Financial Reform

Make the Treasuries Market Safe at Any Speed

New oversight is needed in an era of high-frequency trading.

Don't let this happen to U.S. Treasuries.

Photographer: Chris Ratcliffe/Bloomberg

One of the greatest responsibilities of U.S. financial regulators is to preserve confidence in the market for our federal debt, the world’s deepest and most liquid financial market. 

There are $19.8 trillion dollars of federal debt outstanding today, of which the public holds $14.4 trillion. This debt finances the federal government, and it plays an irreplaceable role in financial markets -- facilitating the transmission of monetary policy, providing the world’s risk-free benchmark, helping businesses to manage their risks, and providing a reliable store of value to savers around the world, from sovereigns to retirees. In short, everyone you know relies on well-functioning Treasury markets.

How could confidence in this market be shaken? One obvious way is through reckless brinkmanship over the debt limit, which must be raised by the end of September to avoid the perils of default. A more insidious, if less cataclysmic, route would be a failure to modernize the oversight of the secondary market for U.S. Treasuries, in which investors and intermediaries trade already issued securities.

The market for Treasuries has undergone radical technological change. High-frequency trading, which started in equity markets in the 1990s, has expanded to all standardized securities, including foreign exchange contracts, futures, and, over the last decade, the most liquid cash treasuries. It now accounts for a majority of trading in inter-dealer Treasury markets, which in turn represent about half of all trading in Treasuries. (The other half consists of traditional dealer-to-customer orders.) High-frequency trading allows for fully-automated transactions, carried out in nanoseconds, and is widely deployed by banks, broker-dealers, and independent trading firms called “PTFs” (principal trading firms).

High-frequency trading has also been associated with a number of so-called “flash events,” from the infamous flash crash in U.S. equities in 2010 to the sudden 9 percent drop of the British pound on Oct. 7, 2016. Certainly few observers of U.S. Treasuries will soon forget the “flash rally” of Oct. 15, 2014. The yield on the benchmark 10-year U.S. Treasury traded in a 37-basis-point range (0.37 percent), only to close six basis points below its opening level. Moreover, between 9:33 a.m. and 9:45 a.m., yields dropped 16 basis points and then fully recovered, without any apparent catalyst. Treasury markets had experienced similar moves just three times in the preceding 20 years, and always as a result of a clearly identifiable economic event.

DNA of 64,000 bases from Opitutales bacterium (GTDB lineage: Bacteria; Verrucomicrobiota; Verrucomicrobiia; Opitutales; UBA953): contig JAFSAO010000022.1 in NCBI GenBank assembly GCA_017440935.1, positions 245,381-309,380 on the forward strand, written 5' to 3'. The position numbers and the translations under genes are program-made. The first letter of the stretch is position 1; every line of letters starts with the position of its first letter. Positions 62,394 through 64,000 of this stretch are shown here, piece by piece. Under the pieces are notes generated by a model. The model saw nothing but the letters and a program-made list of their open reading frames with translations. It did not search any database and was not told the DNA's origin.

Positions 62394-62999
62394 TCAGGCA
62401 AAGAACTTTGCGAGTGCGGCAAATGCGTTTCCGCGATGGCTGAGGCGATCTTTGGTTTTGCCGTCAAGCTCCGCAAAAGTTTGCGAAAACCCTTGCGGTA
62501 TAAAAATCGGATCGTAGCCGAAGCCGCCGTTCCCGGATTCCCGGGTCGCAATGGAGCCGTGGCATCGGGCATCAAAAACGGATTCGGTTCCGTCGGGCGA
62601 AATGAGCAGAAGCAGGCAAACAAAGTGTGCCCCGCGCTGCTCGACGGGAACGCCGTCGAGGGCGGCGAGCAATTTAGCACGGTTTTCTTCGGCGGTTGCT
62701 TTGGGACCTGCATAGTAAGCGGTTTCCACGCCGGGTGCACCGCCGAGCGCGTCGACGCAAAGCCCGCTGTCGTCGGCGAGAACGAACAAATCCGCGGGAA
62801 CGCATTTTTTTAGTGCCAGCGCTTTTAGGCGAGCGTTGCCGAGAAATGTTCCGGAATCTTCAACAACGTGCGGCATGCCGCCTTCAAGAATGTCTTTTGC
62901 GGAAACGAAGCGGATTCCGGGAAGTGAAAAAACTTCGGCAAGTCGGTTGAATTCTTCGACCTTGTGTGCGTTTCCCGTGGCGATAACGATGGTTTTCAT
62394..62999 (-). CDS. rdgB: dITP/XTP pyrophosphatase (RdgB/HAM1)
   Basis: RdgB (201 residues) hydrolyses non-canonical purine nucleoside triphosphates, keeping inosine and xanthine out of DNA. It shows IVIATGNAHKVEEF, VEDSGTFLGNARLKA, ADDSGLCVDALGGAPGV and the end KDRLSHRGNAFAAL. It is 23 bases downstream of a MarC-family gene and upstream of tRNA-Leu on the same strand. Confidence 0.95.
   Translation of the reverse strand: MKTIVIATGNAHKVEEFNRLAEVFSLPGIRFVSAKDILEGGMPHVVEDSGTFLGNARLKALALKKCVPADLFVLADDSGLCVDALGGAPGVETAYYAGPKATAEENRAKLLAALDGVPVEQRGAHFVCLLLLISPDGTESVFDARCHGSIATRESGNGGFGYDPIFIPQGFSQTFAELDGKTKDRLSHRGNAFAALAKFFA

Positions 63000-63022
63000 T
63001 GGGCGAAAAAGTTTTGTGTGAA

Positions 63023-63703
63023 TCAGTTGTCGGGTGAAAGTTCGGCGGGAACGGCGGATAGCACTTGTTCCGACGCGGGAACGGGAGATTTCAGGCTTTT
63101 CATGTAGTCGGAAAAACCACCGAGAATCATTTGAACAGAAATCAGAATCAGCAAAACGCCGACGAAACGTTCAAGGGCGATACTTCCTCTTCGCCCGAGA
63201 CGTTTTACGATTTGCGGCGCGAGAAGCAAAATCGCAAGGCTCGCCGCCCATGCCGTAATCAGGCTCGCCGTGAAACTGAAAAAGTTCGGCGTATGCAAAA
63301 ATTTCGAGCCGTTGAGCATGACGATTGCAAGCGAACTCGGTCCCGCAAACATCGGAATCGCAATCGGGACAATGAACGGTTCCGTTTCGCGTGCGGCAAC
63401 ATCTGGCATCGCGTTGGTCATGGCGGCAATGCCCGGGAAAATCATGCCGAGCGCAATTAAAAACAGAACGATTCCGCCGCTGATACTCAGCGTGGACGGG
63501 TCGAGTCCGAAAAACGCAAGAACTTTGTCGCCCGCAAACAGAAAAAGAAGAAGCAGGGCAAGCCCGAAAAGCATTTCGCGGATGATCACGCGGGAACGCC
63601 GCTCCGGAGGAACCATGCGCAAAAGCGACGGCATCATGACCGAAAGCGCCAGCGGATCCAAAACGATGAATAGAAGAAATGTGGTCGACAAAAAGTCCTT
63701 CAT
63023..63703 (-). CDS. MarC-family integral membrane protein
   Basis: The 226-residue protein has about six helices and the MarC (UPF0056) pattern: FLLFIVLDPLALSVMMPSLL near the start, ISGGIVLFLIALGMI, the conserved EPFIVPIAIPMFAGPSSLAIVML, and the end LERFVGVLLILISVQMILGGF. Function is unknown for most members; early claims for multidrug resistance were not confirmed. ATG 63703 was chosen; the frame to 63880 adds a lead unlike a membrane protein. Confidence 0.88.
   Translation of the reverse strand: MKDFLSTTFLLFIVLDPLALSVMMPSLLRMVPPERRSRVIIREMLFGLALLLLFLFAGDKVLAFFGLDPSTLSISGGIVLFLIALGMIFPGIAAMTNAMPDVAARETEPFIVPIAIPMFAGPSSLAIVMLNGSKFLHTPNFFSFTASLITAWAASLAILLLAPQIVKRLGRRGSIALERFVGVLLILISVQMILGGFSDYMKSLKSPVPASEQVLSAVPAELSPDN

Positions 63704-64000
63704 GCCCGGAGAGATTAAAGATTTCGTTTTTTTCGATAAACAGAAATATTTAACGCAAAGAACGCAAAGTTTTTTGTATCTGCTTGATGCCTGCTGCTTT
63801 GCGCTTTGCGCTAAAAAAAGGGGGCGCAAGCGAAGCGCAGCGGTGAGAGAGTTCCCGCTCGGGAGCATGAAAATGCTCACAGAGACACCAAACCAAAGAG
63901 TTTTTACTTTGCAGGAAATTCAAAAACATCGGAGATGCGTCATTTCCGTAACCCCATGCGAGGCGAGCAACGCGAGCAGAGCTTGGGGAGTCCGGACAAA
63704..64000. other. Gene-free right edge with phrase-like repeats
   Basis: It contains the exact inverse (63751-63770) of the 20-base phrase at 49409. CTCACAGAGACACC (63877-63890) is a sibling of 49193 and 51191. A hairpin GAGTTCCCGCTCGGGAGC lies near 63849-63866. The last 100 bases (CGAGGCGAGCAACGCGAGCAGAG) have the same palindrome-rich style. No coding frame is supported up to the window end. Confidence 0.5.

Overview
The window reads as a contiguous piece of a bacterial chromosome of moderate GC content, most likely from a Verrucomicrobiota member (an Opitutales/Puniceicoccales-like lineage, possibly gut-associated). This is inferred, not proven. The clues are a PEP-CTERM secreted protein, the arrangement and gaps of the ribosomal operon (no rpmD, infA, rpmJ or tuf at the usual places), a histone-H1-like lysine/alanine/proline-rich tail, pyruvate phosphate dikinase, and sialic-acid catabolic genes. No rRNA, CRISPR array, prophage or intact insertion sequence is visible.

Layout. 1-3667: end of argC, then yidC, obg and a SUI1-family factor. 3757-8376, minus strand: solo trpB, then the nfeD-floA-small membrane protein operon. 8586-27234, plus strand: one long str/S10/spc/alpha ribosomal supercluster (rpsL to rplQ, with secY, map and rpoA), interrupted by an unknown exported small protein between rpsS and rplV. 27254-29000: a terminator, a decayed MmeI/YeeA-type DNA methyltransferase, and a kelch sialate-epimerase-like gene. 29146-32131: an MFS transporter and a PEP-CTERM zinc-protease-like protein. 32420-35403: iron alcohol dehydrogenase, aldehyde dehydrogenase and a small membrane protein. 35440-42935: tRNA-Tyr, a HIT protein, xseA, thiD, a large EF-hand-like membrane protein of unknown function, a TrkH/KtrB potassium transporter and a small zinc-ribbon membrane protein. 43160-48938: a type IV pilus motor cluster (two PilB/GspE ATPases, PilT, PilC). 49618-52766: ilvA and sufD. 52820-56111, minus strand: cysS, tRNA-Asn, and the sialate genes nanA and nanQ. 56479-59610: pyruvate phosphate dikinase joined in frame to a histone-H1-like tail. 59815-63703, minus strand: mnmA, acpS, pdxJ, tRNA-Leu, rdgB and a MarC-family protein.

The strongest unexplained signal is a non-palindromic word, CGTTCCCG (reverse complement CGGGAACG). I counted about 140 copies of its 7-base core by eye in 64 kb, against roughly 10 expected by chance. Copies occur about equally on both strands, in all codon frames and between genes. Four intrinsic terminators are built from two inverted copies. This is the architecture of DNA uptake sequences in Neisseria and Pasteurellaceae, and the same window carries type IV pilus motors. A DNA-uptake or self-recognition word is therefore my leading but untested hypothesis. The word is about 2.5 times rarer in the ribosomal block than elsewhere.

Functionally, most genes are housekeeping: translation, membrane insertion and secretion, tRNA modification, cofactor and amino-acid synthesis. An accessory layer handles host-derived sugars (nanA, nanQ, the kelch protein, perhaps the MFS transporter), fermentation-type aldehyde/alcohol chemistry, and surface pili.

In the absence of an explanation, theories abounded. “The machines turned off,” traditional brokers reported. “A single, mammoth volatility trade was unwound,” others said. In fact, it took five federal agencies nine months to analyze the data and issue a Joint Staff Report that concluded there was no single cause of the volatility. The agencies found that, during the flash rally, PTFs accounted for more than 70 percent of trading in inter-dealer markets, and there was a higher incidence of order-stuffing at the open (whereby multiple orders are placed and then canceled). There was also more self-trading than usual (whereby one firm trades with itself). Notably, the machines never turned off. Many kept making money.